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Latest posts by Italophile

Talkback: How to grow salad leaves from seed

Posted: 11/08/2012 at 08:32

I try to when I stumble over these old threads.



Posted: 11/08/2012 at 07:24

Or, for delicious flavour, you can wrap them in foil with a bunch of herbs and bake at 180C for about 45 minutes for smaller beetroot, maybe an hour and a bit for bigger ones. Test them with a fine skewer. When the skewer slides easily into them, they're cooked. Let them cool till you can handle them. The skins will rub off easily with your fingers. Slice them, dress with good EVOO and a splash of good vinegar and some P&S.

Don't forget, too, that the leaves and stems make a delicious salad. Blanch the stems for about 30 seconds, add the leaves for another 30 seconds, drain and dry very well. Dress with good EVOO, good vinegar and some P&S.


Posted: 10/08/2012 at 17:32

A huge Italian tom? What shape? Oxheart? Beefsteak?

Fig trees

Posted: 10/08/2012 at 16:41

Chris, re planting in the ground. I don't know how big your garden is but figs don't need to take up as much space as Lily's. Just as they thrive with contained roots in containers, the same applies when they're in the ground. You effectively plant them in a box to contain the roots. Dig a hole about 3' x 3' and 2' deep. Line the sides vertically with something like pavers or even bricks with their tops just above soil level. Spread clean gravel or stones in the bottom of the box. Plant the fig with plenty of good soil. It's how I planted my fig in the garden. Left to their own devices, figs in the ground can and will grow into monsters. Mine will never top about 10' and I control the width. It thrives.

Just another option to consider.

Fig trees

Posted: 10/08/2012 at 16:03

Chris, you prune when dormant, but if you leave it till late winter/very early spring you should score a couple more trees out of the pruning. Take roughly 6" cuttings from the tips of the branches that come off. Poke them into damp potting mix in small pots, keep them nice and warm - inside plastic bags would help - and keep an eye on them. As soon as you see the beginnings of green growth on the cuttings you'll know they've taken. Pot them up the following autumn. Fig cuttings root very easily. My fig in its container and one I planted in the garden both came from cuttings taken in very early spring.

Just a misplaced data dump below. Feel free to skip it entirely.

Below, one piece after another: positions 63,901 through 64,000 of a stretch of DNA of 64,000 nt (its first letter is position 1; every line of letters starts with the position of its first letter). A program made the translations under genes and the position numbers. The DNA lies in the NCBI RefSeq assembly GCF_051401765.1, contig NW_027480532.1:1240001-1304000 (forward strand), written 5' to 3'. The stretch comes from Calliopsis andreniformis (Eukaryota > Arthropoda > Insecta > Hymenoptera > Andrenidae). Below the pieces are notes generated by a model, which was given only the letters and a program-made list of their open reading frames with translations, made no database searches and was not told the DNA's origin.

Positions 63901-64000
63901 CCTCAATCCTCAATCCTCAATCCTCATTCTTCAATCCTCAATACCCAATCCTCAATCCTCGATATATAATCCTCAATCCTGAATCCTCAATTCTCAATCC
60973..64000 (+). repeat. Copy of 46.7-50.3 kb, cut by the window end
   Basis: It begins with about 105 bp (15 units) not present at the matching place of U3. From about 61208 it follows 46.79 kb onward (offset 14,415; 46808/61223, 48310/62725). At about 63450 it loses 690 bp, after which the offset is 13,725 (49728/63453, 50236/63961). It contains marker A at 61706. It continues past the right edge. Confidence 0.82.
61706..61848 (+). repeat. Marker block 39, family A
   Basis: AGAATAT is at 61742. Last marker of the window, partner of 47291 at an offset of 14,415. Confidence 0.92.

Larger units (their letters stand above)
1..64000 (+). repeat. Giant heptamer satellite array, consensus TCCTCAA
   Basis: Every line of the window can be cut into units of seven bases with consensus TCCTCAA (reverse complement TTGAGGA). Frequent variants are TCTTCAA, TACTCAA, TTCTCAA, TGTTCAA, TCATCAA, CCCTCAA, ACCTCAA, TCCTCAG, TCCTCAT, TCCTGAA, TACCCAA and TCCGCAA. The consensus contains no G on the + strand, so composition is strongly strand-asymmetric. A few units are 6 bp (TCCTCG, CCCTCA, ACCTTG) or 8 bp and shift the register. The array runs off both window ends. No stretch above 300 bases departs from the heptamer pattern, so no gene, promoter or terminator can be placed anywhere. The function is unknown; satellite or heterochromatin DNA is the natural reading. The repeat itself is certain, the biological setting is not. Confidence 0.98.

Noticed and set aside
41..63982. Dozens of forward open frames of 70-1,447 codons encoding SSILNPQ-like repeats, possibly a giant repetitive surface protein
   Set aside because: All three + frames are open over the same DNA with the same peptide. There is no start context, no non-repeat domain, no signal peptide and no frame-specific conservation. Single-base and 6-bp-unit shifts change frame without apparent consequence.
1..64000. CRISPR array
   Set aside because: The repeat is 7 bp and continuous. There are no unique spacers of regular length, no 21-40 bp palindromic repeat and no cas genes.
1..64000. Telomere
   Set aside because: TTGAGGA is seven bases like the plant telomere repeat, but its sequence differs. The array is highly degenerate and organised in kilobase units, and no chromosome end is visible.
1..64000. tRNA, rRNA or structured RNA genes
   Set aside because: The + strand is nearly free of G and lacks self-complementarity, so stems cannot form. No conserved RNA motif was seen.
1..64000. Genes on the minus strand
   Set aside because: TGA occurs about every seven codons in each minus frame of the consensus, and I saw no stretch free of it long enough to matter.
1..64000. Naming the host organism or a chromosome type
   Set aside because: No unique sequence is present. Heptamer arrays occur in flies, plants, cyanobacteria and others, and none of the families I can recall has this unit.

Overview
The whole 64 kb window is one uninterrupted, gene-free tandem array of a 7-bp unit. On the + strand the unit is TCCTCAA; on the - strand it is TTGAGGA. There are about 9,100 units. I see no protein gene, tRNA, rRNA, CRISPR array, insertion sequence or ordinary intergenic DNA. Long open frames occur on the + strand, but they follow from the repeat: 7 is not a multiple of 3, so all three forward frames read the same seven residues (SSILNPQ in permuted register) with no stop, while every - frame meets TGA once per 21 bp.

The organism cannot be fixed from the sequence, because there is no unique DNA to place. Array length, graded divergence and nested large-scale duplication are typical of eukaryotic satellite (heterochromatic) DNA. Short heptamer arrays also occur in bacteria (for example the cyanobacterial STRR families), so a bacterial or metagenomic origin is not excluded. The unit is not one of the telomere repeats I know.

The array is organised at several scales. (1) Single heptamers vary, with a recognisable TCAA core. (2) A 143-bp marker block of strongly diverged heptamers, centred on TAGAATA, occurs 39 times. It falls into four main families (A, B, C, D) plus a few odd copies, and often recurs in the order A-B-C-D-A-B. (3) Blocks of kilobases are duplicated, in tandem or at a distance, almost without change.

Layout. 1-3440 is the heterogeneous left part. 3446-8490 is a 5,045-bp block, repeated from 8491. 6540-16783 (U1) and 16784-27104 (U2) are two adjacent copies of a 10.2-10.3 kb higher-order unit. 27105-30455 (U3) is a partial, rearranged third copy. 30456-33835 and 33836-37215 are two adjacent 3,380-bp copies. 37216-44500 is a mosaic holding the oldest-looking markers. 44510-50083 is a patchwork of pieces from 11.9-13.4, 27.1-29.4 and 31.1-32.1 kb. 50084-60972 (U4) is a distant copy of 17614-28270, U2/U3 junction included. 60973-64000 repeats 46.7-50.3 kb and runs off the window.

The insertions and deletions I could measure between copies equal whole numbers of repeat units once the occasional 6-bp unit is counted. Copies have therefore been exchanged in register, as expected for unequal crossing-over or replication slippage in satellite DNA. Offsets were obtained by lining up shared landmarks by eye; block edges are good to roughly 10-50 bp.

Carrot bed

Posted: 10/08/2012 at 08:15

All you can do is make sure the soil is extremely friable down to about 12" (depending on the variety you're growing) with no lumps or other impediments for the carrots to run into. Fresh manure or fertiliser is a no-no, too, though it doesn't sound like that's your problem. Plenty of sun and warmth helps too.

What variety are you growing? I very highly recommend Amsterdam Forcing. They're early, very reliable, beautifully sweet, and harvested at roughly 4-6 inches, so you can get away with a shallower bed.


Posted: 10/08/2012 at 07:57

We love celeriac, too, but eventually gave up on it here in central Italy. They need warmth but it's just too hot for them here in summer regardless of how much water I poured on them. In my experience, a lack of root (bulb) development is usually a sign of a lack of nutrients. They're pretty heavy feeders, they love a nice, rich soil, and some fertiliser along the way. Insufficient warmth can also be a factor.


Posted: 10/08/2012 at 06:57

Or you can leave one to develop, snip it off with sharp secateurs or scissors, poke it into a small pot of damp potting mix, keep it in warm shade as you would any cutting, and you'll have a brand new plant without the hassle of starting seed and waiting. It's how I generate my autumn crops.

Fig trees

Posted: 10/08/2012 at 06:52

Looks line a nice plant, Chris. If you plan to keep it in a container, I'd pot it up into something like a 30cm container for a year or two. It's already looking rangy too. Figs in containers are better off wide rather than tall so you need to encourage side growth. In winter, when it's dormant, I'd take off at least the top third and probably more.

What are your plans for it?


Posted: 09/08/2012 at 13:20

When I last looked into it - back in Sydney - the only suggestions involved things like spraying the concentrated wee of predatory animals. The squirrels were supposed to detect the smell, fear for their lives, and flee. I never found out how you obtained such a thing.

The cages I built were very simple affairs. Three or four stakes in the ground, wrapped in sturdy chicken wire, capped with some more chicken wire. You just have to allow yourself access to the plants.

I think, though, that you're only in trouble if the squirrels actually discover the fruit. Wait and see.



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